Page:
I’ve managed to create a few systems that allow me to travel for free. For example, I have done Instagram campaigns for luxury hotels in different countries. I let them know what dates I will be in town on and offer to promote them on social media in exchange for free accommodation. The only part of the trip I pay is my plane ticket and food.

Working as a volunteer with Worldpackers has worked quite well, too. I rent out my room in Barcelona in order to cover my rent, pay for my plane ticket and then live free of charge while working with different organizations.

What would you consider to be one of the best tools for becoming a digital nomad?

I got started using Upwork. You can find projects and apply.

On Upwork, you can also see what skills are in demand. You have to stay organized, so I recommend putting everything in Google Calendar. Slack is another great tool to use for communicating with coworkers.

Dayana Barcelona

Do you have any advice for those starting a digital nomad life?

Make sure that you budget right. The first time I attempted the digital nomad life in Bali, I failed because my projects were sporadic and I blew through my savings very quickly.

You have to build up to the moment of you actually going remote. Make sure to have a steady base of clients, so that you don’t end up going on a perpetual vacation until you find yourself broke.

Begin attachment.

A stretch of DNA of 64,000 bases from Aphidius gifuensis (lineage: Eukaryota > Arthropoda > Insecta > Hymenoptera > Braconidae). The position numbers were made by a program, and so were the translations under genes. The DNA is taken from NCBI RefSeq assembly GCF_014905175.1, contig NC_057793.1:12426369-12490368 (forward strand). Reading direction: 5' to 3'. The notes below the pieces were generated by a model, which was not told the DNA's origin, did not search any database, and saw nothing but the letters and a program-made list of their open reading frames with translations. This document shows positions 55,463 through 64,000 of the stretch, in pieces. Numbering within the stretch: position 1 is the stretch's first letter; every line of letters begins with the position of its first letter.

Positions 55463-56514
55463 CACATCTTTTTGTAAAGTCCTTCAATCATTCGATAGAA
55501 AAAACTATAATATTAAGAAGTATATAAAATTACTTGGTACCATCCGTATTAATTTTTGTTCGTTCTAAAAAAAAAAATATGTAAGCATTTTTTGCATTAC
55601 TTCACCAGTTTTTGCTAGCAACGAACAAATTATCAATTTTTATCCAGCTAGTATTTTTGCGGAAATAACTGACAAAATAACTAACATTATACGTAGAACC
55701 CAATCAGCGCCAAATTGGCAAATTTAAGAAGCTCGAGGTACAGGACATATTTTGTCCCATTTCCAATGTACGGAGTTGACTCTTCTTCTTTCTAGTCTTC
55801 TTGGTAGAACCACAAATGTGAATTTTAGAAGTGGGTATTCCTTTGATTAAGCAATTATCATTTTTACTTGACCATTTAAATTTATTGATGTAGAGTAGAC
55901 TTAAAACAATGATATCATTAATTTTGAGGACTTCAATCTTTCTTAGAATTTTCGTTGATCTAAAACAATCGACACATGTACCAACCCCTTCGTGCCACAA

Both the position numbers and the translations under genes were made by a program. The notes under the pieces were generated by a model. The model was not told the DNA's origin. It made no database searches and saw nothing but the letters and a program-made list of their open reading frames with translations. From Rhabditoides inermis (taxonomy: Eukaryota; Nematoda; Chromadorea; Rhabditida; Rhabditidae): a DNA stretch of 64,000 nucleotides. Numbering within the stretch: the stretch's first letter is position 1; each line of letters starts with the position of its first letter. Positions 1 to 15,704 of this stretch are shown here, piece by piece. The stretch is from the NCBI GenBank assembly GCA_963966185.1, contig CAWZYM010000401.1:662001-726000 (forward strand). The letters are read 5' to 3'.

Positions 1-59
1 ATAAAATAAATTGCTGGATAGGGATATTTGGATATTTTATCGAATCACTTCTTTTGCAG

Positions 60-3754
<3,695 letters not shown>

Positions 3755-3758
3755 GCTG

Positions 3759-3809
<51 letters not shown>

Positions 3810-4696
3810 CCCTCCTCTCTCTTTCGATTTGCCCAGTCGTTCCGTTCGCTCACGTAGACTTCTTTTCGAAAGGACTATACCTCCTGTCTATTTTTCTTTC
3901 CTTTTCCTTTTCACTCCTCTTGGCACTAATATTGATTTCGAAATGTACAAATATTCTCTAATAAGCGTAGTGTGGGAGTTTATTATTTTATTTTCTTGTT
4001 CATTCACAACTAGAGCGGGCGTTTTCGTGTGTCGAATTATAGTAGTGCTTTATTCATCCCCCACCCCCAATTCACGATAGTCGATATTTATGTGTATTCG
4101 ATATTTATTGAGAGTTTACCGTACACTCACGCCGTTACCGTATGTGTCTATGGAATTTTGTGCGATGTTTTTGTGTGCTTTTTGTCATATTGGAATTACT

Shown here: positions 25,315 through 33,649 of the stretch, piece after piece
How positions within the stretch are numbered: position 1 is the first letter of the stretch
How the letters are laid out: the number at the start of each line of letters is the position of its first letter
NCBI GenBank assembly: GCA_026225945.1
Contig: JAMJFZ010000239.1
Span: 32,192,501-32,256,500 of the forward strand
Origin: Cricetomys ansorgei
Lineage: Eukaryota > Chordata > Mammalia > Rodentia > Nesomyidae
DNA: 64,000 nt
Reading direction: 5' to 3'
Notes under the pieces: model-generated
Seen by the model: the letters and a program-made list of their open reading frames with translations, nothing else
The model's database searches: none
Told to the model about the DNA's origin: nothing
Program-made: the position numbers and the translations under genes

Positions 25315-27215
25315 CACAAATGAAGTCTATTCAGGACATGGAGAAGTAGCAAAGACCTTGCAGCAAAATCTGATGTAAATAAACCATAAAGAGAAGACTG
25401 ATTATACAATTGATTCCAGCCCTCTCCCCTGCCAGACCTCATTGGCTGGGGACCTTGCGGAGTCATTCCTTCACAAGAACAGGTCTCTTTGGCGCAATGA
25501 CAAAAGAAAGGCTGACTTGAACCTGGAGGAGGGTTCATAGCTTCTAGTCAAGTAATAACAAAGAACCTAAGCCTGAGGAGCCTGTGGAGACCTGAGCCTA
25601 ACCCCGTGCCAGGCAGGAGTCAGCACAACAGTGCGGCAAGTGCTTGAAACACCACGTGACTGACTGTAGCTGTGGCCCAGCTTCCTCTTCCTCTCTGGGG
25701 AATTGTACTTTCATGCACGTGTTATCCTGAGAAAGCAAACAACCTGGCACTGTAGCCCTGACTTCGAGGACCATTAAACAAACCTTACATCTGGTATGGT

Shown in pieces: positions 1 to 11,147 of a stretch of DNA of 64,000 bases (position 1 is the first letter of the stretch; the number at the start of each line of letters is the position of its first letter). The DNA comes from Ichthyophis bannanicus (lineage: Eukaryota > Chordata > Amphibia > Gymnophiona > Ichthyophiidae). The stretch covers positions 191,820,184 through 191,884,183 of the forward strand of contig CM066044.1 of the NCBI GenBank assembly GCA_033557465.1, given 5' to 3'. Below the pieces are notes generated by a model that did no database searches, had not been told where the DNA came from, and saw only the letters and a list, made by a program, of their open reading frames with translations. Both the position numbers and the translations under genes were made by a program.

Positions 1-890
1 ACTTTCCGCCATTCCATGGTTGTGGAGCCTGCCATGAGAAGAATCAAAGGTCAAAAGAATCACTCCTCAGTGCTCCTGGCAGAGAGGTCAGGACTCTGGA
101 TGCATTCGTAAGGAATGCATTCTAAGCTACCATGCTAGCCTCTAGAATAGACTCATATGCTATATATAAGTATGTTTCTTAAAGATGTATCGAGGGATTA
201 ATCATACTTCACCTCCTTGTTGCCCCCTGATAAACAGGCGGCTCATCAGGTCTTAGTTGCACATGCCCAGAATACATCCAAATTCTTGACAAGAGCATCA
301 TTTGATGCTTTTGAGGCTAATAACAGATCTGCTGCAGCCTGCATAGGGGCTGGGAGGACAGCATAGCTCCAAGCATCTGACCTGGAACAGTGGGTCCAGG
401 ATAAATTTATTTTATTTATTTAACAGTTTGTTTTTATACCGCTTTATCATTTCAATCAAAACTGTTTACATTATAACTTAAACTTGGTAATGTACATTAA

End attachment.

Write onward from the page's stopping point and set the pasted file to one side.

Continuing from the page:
How long have you been traveling and where have you been? Do you have a favourite place in the world?

I’ve been traveling for 8 years. Currently, I’ve been to 17 countries: Bulgaria, Greece, Turkey, Italy, Germany, Spain, Russia, Finland, Sweden, Denmark, England, USA, the Dominican Republic, Indonesia, Malta, Finland, Thailand.

I love Samana in the Dominican Republic for the incredibly warm and genuine culture of the local people. I do have a soft spot for the US which is where I lived for 7 years. My top favorite place in the world is Barcelona where I am currently based.

What is your travel frequency? How often do you change the place you stay and do you have a home base?

Barcelona is my home base. I usually travel at least once a month. Some trips are only a week long, while others can last up to a month and over.

How do you manage the distance to family and friends? Do you miss having an established home and a wardrobe without weight limit?

I talk to my friends and my mom via WhatsApp all the time. I don’t care for material belongings (even if it sounds corny), so I’m happy to lean on my backpack and sleep on the floor.

I don’t care for fashion much, so I travel light, carrying mostly dresses and shorts. I do miss having a room to myself sometimes because every now and then, I crave my personal bubble.

Digital Nomad Coach Freedom

Could you imagine keeping up the digital nomad lifestyle for the rest of your life?

For the upcoming years, yes. For the rest of my life, I can’t tell yet because I am still very young. The reality is though, that millennials are changing the economy as we know it, so I do believe that the traditional office will disappear.

Are you a digital nomad with experience? Then you might want to read our blog post “Hey you, digital nomad! I want to offer you something